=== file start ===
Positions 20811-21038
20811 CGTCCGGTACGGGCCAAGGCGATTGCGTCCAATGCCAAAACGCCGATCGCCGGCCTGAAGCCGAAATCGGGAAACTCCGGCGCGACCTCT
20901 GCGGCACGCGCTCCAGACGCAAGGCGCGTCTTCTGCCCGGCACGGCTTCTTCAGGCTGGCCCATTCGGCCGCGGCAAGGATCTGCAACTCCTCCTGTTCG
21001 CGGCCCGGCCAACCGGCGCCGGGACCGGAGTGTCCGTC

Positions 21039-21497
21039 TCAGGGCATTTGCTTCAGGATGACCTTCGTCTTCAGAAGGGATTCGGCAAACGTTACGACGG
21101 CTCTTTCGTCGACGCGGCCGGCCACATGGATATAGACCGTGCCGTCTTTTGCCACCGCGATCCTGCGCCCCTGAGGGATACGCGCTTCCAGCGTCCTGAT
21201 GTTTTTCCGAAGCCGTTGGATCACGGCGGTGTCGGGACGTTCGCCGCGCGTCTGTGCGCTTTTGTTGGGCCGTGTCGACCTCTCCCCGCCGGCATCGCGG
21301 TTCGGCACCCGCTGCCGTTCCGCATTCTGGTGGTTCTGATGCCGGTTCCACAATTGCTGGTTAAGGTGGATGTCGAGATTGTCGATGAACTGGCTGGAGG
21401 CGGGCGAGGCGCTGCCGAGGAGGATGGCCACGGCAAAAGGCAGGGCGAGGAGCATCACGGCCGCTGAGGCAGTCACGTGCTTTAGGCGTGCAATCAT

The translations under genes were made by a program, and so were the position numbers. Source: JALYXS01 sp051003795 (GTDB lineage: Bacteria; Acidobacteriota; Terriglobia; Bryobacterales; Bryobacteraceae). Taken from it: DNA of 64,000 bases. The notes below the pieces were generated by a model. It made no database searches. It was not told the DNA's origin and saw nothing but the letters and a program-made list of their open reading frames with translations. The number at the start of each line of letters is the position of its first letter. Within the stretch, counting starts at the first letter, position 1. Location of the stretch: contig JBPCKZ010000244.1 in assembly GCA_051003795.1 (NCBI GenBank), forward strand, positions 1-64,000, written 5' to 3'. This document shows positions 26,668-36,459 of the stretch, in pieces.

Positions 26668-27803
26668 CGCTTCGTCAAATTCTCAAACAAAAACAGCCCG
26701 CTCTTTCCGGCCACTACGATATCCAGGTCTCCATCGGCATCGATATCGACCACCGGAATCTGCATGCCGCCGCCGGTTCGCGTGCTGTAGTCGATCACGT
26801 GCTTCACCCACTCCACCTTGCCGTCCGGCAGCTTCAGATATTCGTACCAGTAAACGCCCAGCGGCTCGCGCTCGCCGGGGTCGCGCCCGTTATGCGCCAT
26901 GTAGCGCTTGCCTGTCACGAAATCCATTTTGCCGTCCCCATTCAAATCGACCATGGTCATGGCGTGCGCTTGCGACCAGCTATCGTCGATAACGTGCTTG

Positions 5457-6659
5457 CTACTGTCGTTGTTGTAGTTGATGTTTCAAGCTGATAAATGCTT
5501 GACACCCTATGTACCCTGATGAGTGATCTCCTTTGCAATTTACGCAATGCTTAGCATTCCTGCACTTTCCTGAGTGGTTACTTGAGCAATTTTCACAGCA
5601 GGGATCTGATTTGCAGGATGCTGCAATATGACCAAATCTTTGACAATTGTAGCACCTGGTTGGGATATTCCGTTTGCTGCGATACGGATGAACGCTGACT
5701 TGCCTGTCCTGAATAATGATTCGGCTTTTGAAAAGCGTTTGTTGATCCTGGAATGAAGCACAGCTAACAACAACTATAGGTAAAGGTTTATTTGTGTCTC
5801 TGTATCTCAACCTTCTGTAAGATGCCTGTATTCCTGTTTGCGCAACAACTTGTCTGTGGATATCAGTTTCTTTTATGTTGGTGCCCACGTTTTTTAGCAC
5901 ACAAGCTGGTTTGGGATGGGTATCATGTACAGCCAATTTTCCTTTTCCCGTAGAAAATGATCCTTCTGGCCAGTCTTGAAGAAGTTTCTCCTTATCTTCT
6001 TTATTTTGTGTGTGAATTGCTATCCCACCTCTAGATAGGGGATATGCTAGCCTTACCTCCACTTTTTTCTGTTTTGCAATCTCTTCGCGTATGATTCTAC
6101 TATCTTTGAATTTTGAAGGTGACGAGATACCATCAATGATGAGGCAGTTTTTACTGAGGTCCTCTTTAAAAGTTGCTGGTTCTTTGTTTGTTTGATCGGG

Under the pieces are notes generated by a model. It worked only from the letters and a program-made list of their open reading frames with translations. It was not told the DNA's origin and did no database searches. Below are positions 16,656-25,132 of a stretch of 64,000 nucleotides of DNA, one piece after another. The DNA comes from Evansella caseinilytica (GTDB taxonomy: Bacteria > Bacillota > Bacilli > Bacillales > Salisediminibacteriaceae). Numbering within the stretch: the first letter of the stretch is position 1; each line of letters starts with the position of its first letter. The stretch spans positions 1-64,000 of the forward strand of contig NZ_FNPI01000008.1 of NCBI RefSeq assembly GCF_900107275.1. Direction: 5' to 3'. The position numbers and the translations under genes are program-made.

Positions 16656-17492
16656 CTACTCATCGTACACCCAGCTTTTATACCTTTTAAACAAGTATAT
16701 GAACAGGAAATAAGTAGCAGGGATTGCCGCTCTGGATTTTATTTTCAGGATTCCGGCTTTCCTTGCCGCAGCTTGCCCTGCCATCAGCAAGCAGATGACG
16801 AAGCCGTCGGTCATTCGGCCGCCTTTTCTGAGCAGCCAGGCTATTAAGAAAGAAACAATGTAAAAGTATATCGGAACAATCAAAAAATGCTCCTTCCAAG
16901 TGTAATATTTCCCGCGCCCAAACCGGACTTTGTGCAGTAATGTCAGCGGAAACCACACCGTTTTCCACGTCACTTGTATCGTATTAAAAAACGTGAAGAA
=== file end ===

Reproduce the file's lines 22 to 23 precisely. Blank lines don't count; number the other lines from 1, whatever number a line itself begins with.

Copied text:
5801 TGTATCTCAACCTTCTGTAAGATGCCTGTATTCCTGTTTGCGCAACAACTTGTCTGTGGATATCAGTTTCTTTTATGTTGGTGCCCACGTTTTTTAGCAC
5901 ACAAGCTGGTTTGGGATGGGTATCATGTACAGCCAATTTTCCTTTTCCCGTAGAAAATGATCCTTCTGGCCAGTCTTGAAGAAGTTTCTCCTTATCTTCT